COVID-19 Updates (Human Ethics)

Updated April 2022

The ANU Human Research Ethics Committee (and delegated committees) are working hard with the Research Ethics Team to keep to our usual application review cycles, based on the usual submission deadlines.

Please keep in mind that:

  • Due to the ever-changing nature of the current situation and the increased risk environment for research participants, the review of applications is taking longer and there may be delays in the review of your application. Every effort will be made to communicate delays directly with applicants.
  • We strongly urge researchers to put participant well-being at the forefront and defer face-to-face data collection until the Omicron surge has peaked and cases are declining.

Please continue to follow all hygiene and social distancing guidelines, and always keep the changing situation and your participants' wellbeing in mind as you plan your research.

 

Fieldwork

The HREC strongly urge researchers to put participant well-being at the forefront and defer face-to-face data collection until the Omicron surge has peaked and cases are declining.

The re-commencement of fieldwork will be approved, provided that all required ANU protocols are met.

A draft COVID 19 fieldwork plan should be prepared and submitted with your protocol application. We are presently asking this of all fieldwork so the human ethics committees can review from a perspective of whether the risks to the participants have been addressed and can suggest changes where necessary.  Once your ethics application is approved, the fieldwork plan can be submitted to your head of school for signoff ahead of submitting your travel approval form.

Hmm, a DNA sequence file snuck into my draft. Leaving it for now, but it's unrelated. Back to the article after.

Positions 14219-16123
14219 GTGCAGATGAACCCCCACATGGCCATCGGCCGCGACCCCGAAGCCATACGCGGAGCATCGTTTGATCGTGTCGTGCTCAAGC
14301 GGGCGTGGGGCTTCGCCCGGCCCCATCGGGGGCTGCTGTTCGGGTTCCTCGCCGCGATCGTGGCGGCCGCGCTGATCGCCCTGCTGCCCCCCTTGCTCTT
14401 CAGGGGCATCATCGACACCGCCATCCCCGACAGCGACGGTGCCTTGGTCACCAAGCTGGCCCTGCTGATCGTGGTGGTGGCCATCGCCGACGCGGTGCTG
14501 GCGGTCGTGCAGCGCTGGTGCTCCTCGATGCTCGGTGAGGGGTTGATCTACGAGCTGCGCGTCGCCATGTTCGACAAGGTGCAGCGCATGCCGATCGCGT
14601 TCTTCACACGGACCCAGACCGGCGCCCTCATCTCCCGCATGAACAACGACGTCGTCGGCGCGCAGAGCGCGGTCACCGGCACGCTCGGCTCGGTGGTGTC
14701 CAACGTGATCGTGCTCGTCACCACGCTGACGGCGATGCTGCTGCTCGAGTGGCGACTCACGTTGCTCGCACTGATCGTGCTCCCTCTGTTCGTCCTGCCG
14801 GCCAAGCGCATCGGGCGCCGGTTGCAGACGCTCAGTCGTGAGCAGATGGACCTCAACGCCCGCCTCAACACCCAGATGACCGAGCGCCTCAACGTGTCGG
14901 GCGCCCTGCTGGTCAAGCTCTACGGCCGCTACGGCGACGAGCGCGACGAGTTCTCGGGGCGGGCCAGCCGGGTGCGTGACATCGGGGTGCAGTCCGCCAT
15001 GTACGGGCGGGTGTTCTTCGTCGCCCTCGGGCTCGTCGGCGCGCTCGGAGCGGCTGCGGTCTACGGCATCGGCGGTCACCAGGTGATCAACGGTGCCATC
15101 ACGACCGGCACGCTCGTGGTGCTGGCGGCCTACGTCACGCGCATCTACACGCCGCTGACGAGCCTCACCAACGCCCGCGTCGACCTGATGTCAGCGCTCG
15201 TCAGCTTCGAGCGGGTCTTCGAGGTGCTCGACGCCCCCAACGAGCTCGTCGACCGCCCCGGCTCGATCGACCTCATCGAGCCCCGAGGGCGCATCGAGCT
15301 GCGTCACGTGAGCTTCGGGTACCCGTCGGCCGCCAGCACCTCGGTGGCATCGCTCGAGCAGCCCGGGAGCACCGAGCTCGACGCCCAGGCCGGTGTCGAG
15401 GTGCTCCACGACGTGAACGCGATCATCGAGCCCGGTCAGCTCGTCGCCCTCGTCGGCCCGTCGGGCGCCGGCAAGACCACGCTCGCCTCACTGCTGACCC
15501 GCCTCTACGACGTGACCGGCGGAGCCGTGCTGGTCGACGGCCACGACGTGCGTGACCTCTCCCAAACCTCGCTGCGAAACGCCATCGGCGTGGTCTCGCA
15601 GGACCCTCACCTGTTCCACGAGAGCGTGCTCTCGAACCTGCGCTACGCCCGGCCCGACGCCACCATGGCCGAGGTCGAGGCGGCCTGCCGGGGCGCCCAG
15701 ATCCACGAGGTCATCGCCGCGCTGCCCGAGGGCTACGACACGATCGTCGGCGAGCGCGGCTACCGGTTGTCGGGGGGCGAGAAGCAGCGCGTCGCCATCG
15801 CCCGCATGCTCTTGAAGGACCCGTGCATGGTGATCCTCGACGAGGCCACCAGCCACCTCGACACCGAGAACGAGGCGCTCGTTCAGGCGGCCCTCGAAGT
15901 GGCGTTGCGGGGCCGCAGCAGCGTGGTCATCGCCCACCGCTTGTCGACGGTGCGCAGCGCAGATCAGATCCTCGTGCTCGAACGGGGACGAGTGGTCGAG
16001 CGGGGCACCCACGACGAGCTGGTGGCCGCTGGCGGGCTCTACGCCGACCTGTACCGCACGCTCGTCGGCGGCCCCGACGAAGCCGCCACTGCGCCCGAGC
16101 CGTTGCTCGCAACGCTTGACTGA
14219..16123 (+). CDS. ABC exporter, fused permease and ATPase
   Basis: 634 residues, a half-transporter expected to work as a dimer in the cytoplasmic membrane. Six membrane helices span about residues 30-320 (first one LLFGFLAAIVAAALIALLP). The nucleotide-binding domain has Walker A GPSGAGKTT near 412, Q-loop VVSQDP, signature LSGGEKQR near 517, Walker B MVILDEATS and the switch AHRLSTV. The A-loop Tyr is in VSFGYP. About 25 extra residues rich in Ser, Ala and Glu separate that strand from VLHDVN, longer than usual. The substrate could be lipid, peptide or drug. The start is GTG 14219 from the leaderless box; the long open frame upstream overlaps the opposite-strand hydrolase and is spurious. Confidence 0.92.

Information about travelling overseas and within Australia is available on the COVID Pathway to 2022 page.

Re-introduction of Face-to-face Research

As part of restarting face-to-face research, it is a requirement that all relevant COVID-19 related social distancing and hygiene practices are implemented.

With research activity increasing on campus, regulatory requirements must still be met in regards to ethics protocols, and any changes in government restrictions will immediately override any protocols in place around resumed research. Any new work proposed would need to provide a strong argument as to why face-to-face methods are integral to the research as opposed to other approaches, which would minimise in-person interactions.

All researchers looking to resume face-to-face research must develop contingency plans should restrictions tighten again. Careful consideration and planning is required to avoid placing participants at risk for little or no benefit - if the situation changes and data collection methods have to be modified partway through a project, this could potentially render early collection with differing methods unusable. Contingency plans should also allow for immunocompromised individuals to participate, and/or those potential participants who would be uncomfortable with face-to-face methods but would like to be involved

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